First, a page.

This Stock Market 'Lag' Is Our Shot At Cheap 9%+ Dividends

Don’t let the debt-ceiling fracas (or whatever doomsday scenario the media is obsessing over on any given day) distract you: this economy is better than it’s been in years—even if that hasn’t (yet) shown up in the stock market.

This disconnect between what the media is preaching and the facts on the ground is more than a fact—it’s an opportunity for us contrarian dividend investors. And we’re going to exploit it with our favorite investments: bargain-priced (and high-yielding!) closed-end funds (CEFs).

Thanks to all the irrational gloom out there, many CEFs still trade at attractive discounts. As the public comes around (and the data we’ll look at next shows they are), CEFs are likely to rise, both because of their low valuations and gains in the broader market.

One CEF, called the Eaton Vance Tax-Managed Buy-Write Opportunities Fund (ETV), is a good example. We’ll dive into ETV, which yields 9.3% and trades at an unusual 5.3% discount, in a moment.

Before that, though, let’s zero in on the data outlining our opportunity here.

First, as you no doubt know, inflation continues to slow—at 4.9%, it’s now back to mid-2021 levels. Moreover, inflation worries are waning, which is a good predictor of lower future inflation. According to Google Trends, interest in the word “inflation” has fallen to mid-2021 levels—when inflation was where it is now—and it’s falling fast.


Similarly, the University of Michigan Consumer Sentiment survey has jumped from the extreme pessimism that hit in mid-2022, again returning to mid-2021 levels. But even so—and here’s where the disconnect comes in—consumer confidence is still low compared to the start of the pandemic (the gray area in the chart below).

Americans Feeling Better—But Pessimism Is Still Overdone

In other words, Americans are less confident in the economy than they were when restaurants, bars and retail shops were closed! And this is despite improvements in the employment market.

Unemployment Crashing as Jobs/Wages Soar

The reason for Americans’ pessimism, despite pretty well all economic indicators to the contrary is, in my view, entirely due to the media’s overly negative reporting. That situation just can’t last—and therein likes our opportunity.

How CEFs Can Double Our Growth (With 9%+ Dividends)

To be sure, buying when sentiment is low is how contrarians make money in the stock market. Buying at the market low last year, for example, would’ve netted a near 20% return in seven months (or 31.4% annualized). And buying at the 2020 lows would’ve resulted in a 70% return in about three years, or 18.3% annualized.

With signs that a turn in consumer sentiment is already underway, returns that big aren’t necessarily in the cards with regular stocks now. But we can, in a sense, “rewind the clock” with CEFs. That’s because lots of CEFs trade at “double discounts” today, with market prices below their net asset value (NAV, or the value of the assets they hold), plus portfolios that are themselves underperforming due to short-term pessimism.

Buying now, in other words, gives us three ways to book gains in CEFs: through their closing discounts; through NAV growth; and through CEFs’ huge dividends—many of which yield north of 9% today.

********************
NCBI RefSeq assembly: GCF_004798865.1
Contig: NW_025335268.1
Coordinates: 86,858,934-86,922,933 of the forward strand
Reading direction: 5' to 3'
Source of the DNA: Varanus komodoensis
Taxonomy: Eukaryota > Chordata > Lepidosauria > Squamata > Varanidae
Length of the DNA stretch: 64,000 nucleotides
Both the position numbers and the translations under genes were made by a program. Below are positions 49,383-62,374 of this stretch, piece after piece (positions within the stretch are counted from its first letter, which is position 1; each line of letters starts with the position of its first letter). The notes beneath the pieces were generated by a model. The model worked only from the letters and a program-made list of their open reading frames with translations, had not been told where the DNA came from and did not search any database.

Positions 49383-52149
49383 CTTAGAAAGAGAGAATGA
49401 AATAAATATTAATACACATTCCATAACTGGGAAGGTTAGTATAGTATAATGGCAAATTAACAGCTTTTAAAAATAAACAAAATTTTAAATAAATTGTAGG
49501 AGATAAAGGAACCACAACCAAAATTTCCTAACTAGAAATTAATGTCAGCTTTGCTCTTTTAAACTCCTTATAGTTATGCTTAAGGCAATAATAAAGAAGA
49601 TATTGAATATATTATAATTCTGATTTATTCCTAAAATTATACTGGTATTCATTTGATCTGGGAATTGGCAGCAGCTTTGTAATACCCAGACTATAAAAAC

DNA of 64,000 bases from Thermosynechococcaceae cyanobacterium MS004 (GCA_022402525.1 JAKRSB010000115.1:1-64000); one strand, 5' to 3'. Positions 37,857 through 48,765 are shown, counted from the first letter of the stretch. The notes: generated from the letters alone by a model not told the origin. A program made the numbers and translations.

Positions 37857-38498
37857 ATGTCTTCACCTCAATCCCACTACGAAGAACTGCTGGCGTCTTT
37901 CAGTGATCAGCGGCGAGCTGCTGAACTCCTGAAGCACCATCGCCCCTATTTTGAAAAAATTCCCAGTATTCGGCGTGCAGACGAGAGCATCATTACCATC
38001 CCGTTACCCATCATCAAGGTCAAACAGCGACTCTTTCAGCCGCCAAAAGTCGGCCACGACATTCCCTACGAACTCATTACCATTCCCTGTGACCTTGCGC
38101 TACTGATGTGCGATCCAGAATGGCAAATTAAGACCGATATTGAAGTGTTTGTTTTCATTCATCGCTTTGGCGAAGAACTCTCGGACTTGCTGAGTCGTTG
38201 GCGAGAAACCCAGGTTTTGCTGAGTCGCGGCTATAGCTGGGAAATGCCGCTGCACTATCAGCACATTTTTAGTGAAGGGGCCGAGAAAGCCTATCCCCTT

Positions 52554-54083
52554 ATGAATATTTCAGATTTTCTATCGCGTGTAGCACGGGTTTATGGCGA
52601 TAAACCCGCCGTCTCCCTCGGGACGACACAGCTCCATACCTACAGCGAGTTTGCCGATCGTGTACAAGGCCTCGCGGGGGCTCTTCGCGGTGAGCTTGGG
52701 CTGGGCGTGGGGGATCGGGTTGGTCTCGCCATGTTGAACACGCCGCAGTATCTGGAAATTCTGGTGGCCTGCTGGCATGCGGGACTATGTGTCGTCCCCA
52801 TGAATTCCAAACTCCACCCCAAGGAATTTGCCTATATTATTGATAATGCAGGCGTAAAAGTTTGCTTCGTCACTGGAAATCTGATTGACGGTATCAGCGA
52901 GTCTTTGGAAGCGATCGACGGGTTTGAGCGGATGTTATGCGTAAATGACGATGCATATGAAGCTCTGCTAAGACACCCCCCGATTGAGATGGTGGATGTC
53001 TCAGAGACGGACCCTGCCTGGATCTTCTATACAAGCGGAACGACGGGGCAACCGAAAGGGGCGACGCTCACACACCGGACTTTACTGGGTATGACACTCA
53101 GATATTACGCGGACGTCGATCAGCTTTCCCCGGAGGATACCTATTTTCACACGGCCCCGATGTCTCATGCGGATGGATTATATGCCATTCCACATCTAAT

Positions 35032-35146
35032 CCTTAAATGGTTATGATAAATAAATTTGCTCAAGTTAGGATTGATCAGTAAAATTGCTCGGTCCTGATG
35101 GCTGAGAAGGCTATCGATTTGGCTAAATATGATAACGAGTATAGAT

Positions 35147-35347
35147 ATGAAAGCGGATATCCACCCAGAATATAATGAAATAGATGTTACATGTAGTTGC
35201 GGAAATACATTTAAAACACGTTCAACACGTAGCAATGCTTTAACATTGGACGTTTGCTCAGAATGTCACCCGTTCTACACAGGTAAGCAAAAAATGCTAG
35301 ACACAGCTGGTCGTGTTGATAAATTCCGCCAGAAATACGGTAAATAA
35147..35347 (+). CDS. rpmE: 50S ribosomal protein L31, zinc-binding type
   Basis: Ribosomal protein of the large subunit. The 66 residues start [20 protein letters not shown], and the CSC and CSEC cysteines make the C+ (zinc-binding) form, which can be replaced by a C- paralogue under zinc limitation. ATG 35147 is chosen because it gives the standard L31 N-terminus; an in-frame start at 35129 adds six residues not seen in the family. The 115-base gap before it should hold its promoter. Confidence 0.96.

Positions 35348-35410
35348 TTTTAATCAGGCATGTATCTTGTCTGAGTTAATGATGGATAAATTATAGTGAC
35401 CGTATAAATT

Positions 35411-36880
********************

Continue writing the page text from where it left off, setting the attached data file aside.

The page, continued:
Which brings me back to ETV, which boasts a 9.3% yield and a payout that comes our way monthly. ETV holds blue chip companies and is diversified across the economy. It does lean toward tech companies, at 26% of the portfolio and with Apple (AAPL), Microsoft (MSFT) and (AMZN) among its top holdings. Tech has shot higher this year, but the sector is still well off its 2021 highs and therefore has plenty more room to run.

The rest of the portfolio is in sectors that are more oversold, like financials, health care and consumer discretionary:

We also like ETV because it sells call options on its portfolio. That’s a nice way to generate extra cash because no matter how these trades play out (i.e., whether the option buyer ends up buying the stock from ETV’s portfolio or not), the fund keeps the money it charges for the option itself.

Like the broader market, ETV’s underlying portfolio—its NAV, in other words—has been recovering and still has room to grow (the first of our two “discounts”). But CEF investors, who are more cautious than stock investors, haven’t noticed. Which is why the fund’s market price, in purple below, has lagged.

ETV Soars—CEF Investors Shrug

This has resulted in a big discount to NAV (our second “discount”) for ETV, which is unusual given that this fund is usually priced at a sizable premium to NAV.

Consider this: if ETV gets back to its 5% average premium from before the pandemic, it would result in an 11% gain in the share price, in addition to its 9.3% dividend yield. So we’re talking 20% total returns here, with nearly half that in cash.

And that’s before growth in the fund’s NAV, which is likely to rise with the market. Something similar happened during the pandemic, when ETV saw 50%+ gains over the year and a half stemming from the start of the crisis, as its premium swiftly returned and its NAV gained, too.

History looks set to repeat, but this time ETV’s discount and NAV look likely to recover because the economy is stronger than most people think, and they’re slowly realizing this, despite the media’s obsession with the debt ceiling and inflation.

Michael Foster is the Lead Research Analyst for Contrarian Outlook. For more great income ideas, click here for our latest report “Indestructible Income: 5 Bargain Funds with Steady 10.4% Dividends.

Disclosure: none